thumbnailFigure 5 . Available woodland habitat calculation. Proportion of available woodland for a butterfly at distance d of the capture point (d varied from 0 to 50 meters).

As dispersal kernels were fitted to a negative exponential function P(D) = βe-αD, we used linear relationship ln(P(D)) = ln(β) – αD and Student statistics to compare α values between sites.

Daily distances (defined as the distance in meters covered by a butterfly in one day) were analyzed with General Linear Models (GLMs) using sex, distance to the nearest woodland, area of the nearest woodland, area of the departure site and abundance of individuals in the departure patch as explanatory variables. GLMs were constructed assuming normal distributions for the daily distances and a backward selection procedure of non-significant factors was used to select the best-fitting model (based on the Akaike Information Criterion, [73]). The full model included the daily distances as a dependent variable with all the explanatory variables mentioned above and all their two-way interactions. For the GLMs we used type III ANOVA with the associated P-values. All statistical analyses were performed with R2.10.1©.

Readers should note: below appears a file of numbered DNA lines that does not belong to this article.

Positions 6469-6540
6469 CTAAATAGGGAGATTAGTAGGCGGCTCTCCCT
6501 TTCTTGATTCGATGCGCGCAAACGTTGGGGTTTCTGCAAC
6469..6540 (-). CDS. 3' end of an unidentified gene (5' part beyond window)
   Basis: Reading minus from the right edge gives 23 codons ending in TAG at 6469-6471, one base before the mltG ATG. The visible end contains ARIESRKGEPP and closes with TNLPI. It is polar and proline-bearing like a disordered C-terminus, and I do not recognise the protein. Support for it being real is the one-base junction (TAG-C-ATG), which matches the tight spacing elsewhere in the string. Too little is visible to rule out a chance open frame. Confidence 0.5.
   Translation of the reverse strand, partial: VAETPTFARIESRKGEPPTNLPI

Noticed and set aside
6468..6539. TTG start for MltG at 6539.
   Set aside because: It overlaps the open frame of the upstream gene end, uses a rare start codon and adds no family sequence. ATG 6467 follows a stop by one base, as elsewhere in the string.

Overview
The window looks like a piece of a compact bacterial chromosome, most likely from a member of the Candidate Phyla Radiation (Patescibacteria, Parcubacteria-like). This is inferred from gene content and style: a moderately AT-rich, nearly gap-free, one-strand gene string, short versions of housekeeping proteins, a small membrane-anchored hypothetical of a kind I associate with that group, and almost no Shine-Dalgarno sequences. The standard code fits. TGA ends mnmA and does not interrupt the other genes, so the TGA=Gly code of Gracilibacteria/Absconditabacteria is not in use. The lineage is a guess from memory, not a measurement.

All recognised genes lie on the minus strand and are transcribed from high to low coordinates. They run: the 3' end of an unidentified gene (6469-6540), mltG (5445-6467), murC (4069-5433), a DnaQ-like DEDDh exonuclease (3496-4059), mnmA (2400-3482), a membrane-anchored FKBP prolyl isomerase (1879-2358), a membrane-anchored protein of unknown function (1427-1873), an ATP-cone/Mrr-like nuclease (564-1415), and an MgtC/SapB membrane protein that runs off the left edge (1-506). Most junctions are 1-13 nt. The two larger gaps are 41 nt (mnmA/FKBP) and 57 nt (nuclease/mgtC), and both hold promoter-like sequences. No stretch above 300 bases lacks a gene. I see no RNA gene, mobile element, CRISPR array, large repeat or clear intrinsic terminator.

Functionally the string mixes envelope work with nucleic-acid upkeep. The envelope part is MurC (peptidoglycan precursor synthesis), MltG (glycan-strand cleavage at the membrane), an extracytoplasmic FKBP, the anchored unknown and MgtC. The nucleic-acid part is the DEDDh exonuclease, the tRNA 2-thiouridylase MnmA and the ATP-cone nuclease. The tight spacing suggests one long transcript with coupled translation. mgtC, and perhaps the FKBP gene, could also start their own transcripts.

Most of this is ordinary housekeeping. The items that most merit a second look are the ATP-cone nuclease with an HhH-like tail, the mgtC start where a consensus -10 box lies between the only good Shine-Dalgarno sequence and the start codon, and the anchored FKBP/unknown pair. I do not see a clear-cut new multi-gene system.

Competing interests

The authors declare that they have no competing interests

Authors’ contributions

BB and MB conceived and designed the experiment. BB and TM carried out the field work. BB carried out data analysis. BB, TM, HVD and MB designed and helped to draft the manuscript. All authors read and approved the final manuscript.

Authors' information

1Muséum National d'Histoire Naturelle, CNRS-MNHN-UPMC, UMR 7204 CERSP, 55 Rue Buffon, 75005 Paris, France. 2 hepia Geneva, University of Applied Sciences Western Switzerland, Technology, Architecture and Landscape, Centre de Lullier, route de Presinge 150, CH-1254 Jussy, Switzerland. 3 Theoretical Ecology and Biodiversity Change Lab, Centro de Biologia Ambiental, Faculdade de Ciências, Universidade de Lisboa, Campo Grande, 1749–016, Lisboa, Portugal. 4 Biodiversity Research Centre, Earth and Life Institute, Université catholique de Louvain (UCL), Croix du Sud 4 bte. L7.07.04, B-1348 Louvain-la-Neuve, Belgium. 5 CNRS, USR 2936, Station d’ Ecologie Expérimentale du CNRS, 09200 Moulis, France.

Acknowledgements

HVD was supported by a ARC-grant of the Académie Louvain/UCL Louvain-la-Neuve (Grant no. 10/15-031). MB acknowledges financial support from the Agence Nationale de la Recherche (ANR) through the MOBIGEN program (6th extinction call). We thank Vincent Gibaud and Domonique De Maisonnave for their kind authorization to perform Mark-Release-Recapture studies in Parc du Sausset.